Skinny Girl Tips: You Can Still Eat Out!

During both of my weight loss rampages, I still ate at restaurants frequently. I even lost 20 pounds while working and eating at Taco Bell every day! Now, having a lot less mobility and a lot more pain, eating out is almost a necessity for us. For example, leaving church on Sunday, my husband and I took separate cars because he had to go straight to work. My hips and legs were hurting so bad I was holding back tears. But in the back seat I had two hungry kids (and a hungry me). There was no way I was going to be able to get around the kitchen to even make sandwiches. So we hit the Taco Bell drive thru instead, and watched a movie in the car while we ate.

Scenarios like that happen far too often at our house. Sometimes my husband is home with me, so he cooks, but being a cook at work, he cooks all day, and sometimes he just doesn’t want to. My daughter is also a big help, but at 8 years old, I don’t want her childhood to be about taking care of mom and little brother. So we eat out more than most people (or at least it seems that way). For a long time I felt guilty, because of the extra cost and the fact that it might not be as healthy as cooking at home, but with the help of a friend (Shout out to Mrs. C!) I decided that I wasn’t going to feel guilty anymore, I was just going to do what I needed to do to take care of my family, even when that meant doing things a different way than most.

I have never enjoyed cooking. It was kind of drilled in to me as a teen that I need to cook and learn to like it because when I get married and have kids, I will have to cook. So I tried, and I would get frustrated because it hurt, and it took so long, and then of course, you have to clean up afterward. So a couple hours of painful cooking and cleaning, for a meal that was gone in 20 minutes.  Ordering pizza just seems a lot less painful, and a lot more enjoyable. Luckily, my husband and kids don’t care that I’m not a 50’s housewife kinda girl. I’m kind of glad that I never liked cooking, because it would be one more thing that I wished I could do. Instead, I can see part of the blessing in my disability: I have a good excuse not to do something that I hate doing anyway.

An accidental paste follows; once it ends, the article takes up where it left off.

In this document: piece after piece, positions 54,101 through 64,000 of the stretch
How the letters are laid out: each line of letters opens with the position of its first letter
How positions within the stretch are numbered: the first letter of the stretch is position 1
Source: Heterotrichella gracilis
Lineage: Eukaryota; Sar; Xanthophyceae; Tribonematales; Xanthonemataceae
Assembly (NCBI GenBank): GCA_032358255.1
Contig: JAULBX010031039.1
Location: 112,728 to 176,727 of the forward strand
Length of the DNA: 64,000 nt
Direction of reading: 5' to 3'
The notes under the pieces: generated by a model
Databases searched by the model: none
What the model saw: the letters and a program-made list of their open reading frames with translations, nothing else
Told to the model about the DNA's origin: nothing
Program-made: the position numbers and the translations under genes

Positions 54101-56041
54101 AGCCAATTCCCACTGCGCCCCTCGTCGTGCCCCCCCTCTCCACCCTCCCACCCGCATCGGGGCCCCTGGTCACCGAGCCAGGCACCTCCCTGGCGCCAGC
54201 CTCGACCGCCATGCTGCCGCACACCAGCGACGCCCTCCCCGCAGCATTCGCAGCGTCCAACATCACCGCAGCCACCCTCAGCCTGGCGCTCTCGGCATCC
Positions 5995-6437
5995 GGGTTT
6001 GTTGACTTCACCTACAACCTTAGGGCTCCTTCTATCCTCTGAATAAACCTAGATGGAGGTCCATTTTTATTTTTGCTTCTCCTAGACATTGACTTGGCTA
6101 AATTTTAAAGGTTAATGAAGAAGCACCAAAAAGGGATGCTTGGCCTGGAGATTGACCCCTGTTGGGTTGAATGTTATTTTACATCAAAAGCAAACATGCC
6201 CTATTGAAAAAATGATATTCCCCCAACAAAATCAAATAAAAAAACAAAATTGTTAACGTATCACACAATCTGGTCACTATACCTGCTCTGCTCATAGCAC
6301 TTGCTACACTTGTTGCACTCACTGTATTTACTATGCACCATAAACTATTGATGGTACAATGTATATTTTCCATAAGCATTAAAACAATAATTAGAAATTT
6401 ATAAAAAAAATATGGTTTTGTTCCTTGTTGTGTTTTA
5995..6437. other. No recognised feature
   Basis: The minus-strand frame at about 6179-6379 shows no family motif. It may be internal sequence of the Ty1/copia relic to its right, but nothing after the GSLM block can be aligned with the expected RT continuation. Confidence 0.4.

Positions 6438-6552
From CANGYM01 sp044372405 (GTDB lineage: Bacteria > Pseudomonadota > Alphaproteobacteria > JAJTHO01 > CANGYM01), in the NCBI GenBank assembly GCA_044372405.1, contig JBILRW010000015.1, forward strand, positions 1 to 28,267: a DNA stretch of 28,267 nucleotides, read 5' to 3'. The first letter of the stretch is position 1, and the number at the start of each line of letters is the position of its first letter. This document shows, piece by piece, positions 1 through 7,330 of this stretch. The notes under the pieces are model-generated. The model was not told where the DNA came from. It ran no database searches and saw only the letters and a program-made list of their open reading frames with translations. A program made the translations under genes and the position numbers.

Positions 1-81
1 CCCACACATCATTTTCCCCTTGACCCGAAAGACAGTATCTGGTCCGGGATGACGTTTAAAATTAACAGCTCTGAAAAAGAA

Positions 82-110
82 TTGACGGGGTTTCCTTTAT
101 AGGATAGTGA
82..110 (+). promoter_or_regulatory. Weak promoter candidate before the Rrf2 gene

So that was kind of a tangent, but this is a disability blog, so I feel like the disability aspect is important.

Anyway, it is totally possible to stay on track eating right at restaurants. Here are a few rules I follow:

  • No matter what you choose off the menu, STOP WHEN YOU’RE FULL. I know, it’s just. So. Good. But the leftovers will be good tomorrow when you heat them for lunch.
  • Have some fruits or veggies with your meal (fries don’t count. Anything deep fried doesn’t count). It doesn’t have to be anything complicated; it’s as simple as having tomato, onion, and lettuce on your burger, or salsa and guacamole with your quesadilla.
  • Look at the menus nutrition guide if available. Most fast food places have them. Even Starbucks has one. Sit-down restaurants will sometimes list calorie counts next to menu items. 500-700 calories = good. 1,000 calories or more = bad. (This is for a meal, if you are just having coffee and desert, the counts should be much lower)
  • Grilled or baked, good. Fried or crispy, bad. I don’t think I need to explain that one.
  • Don’t be afraid of cheese. Just don’t ask for extra. Cheese has nutritional value. Remember, we’re making lifestyle changes. Are you going to go the rest of your life without cheese? Didn’t think so.
  • Think outside the mayo jar. Mayonnaise is bad for you. No nutritional value, lots of fat and calories. Get creative with your condiments. Burgers are fine with just mustard and ketchup. Guacamole & BBQ sauce make a great western burger. Balsamic vinegar is awesome on a chicken sandwich.
  • Trade in your French fries. The day when you could only get fries with your burger or nacho cheese sauce for your chips is gone. Try a healthy side like yogurt or fruit instead of fries. Ask for salsa and guacamole instead of nacho cheese. Gotta get that fry fix? Steal just a few from your husband (or kid or friend)!
  • The same goes for sour cream and salad dressings. Ditch the sour cream for guacamole. Still creamy, and packed with nutritional value. Cream based salad dressings are bad. Choose balsamic vinegar (good for you!) or olive oil and lime (also good for you).
  • Starbucks? Ask for nonfat milk. What about sugar free? Artificial sweeteners are chemically altered. They are carcinogens (shown to increase risk of cancer). Also, there have been tons of studies that show that they don’t help weight loss. Stick to the real stuff in moderation.
  • Starbucks pastry? loaf. Their reduced fat pastries are better than the regular ones! Or pick something with nutrients, like pumpkin or banana nut.